Six Ways to Get Along with Friends Who Disagree
In my last blog post, I shared the importance of learning to co-exist with those who have opposing viewpoints. In this charged post-election world, challenging our own beliefs, fostering empathy for others, and opening ourselves to the possibility of finding common ground with others is crucial.
Getting along with those who have deep political or otherwise different beliefs may feel like an impossible challenge, but it is possible. Here are a few simple ways you can work toward keeping and growing your relationships with people with whom you disagree.
Strategies for open, empathic, and mutual communication include:
- Use my Empathic Process. The Empathic Process is a conversation that must happen in person – not online. Meet a friend in a mutual environment, not an office which is a place of power, nor a bedroom where sleep and sexuality occur. Divide your time into thirds, giving each person ample time to express his feelings while the other listens actively making eye contact, and when appropriate, touch. The last third of the time you both speak mutually… together, investing each of you in a collaborative conversation with the goal toward problem solving. Ultimately something new and transcendent will evolve that best represents the ideas of both.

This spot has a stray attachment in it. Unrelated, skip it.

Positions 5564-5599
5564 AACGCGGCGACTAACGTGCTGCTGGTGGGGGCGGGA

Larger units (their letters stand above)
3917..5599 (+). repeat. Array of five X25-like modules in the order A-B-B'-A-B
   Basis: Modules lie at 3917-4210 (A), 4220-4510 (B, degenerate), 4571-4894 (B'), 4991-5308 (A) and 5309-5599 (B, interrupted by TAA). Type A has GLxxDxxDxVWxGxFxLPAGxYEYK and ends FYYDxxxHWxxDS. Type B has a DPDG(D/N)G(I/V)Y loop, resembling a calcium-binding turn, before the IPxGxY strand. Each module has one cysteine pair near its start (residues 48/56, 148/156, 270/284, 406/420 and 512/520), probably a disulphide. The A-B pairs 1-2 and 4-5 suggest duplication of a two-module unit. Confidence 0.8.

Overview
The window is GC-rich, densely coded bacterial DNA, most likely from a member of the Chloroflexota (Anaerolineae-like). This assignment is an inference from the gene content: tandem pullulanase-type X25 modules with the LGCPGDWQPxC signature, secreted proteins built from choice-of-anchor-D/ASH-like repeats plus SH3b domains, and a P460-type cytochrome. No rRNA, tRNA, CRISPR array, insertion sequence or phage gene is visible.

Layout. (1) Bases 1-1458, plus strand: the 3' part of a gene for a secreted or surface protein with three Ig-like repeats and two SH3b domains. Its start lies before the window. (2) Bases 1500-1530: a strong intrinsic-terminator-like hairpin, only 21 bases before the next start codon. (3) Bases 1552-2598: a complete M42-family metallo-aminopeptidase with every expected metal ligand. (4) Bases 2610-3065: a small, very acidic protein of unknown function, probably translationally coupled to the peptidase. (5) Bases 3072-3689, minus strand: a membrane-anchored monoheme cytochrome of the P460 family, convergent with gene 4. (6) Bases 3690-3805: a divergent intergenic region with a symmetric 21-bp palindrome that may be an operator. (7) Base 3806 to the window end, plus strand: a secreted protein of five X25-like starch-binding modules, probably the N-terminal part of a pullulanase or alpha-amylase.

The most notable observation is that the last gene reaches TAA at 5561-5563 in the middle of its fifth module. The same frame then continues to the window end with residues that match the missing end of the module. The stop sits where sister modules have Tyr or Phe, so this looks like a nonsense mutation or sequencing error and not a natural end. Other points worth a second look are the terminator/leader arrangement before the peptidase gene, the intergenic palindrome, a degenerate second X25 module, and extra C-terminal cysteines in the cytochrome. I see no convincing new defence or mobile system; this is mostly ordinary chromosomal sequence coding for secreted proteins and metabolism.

- Recognize your own projections. If there is a charge to your position, then it is often a projection. Remember, the pointing finger has three fingers pointing back…to you. It is important to recognize and acknowledge your projection Then you can separate yourself from them, taking a good hard look and then bringing them on home. And by integrating your projections back into your own psyche, you will no longer be compelled to act them out.
- Describe your emotions. Describe your emotions so that your partner, friend, or relative can feel how you feel. Use descriptive language, for example “when you say (this) I feel like my stomach is sinking, the way it does when an elevator drops”. Explain your viewpoint by explaining yourself. Remind your friend that by knowing your history, he can better understand where you are coming from, your behavior, and your ideas. Affirm his perspective by asking him to explain how he feels, and then how he got to his
- Don’t overreact. Be thoughtful and skillful; ask your friend for feedback. A heated emotional discourse can often disguise what’s really going on, and what you really think.
- Remember your friendship. Focus on the fact that the person you’re communicating with is valuable to you, that he is important and that you care how he feels. Friendship requires commitment, obligation and responsibility. By using my Empathic Process for communication, you can help reintegrate not only your patterns of behavior and projected material, but also that of your partner. It is in this way that you can repair yourself and your friendship through mutual respect, and value for his opinions, ideas, and points of view.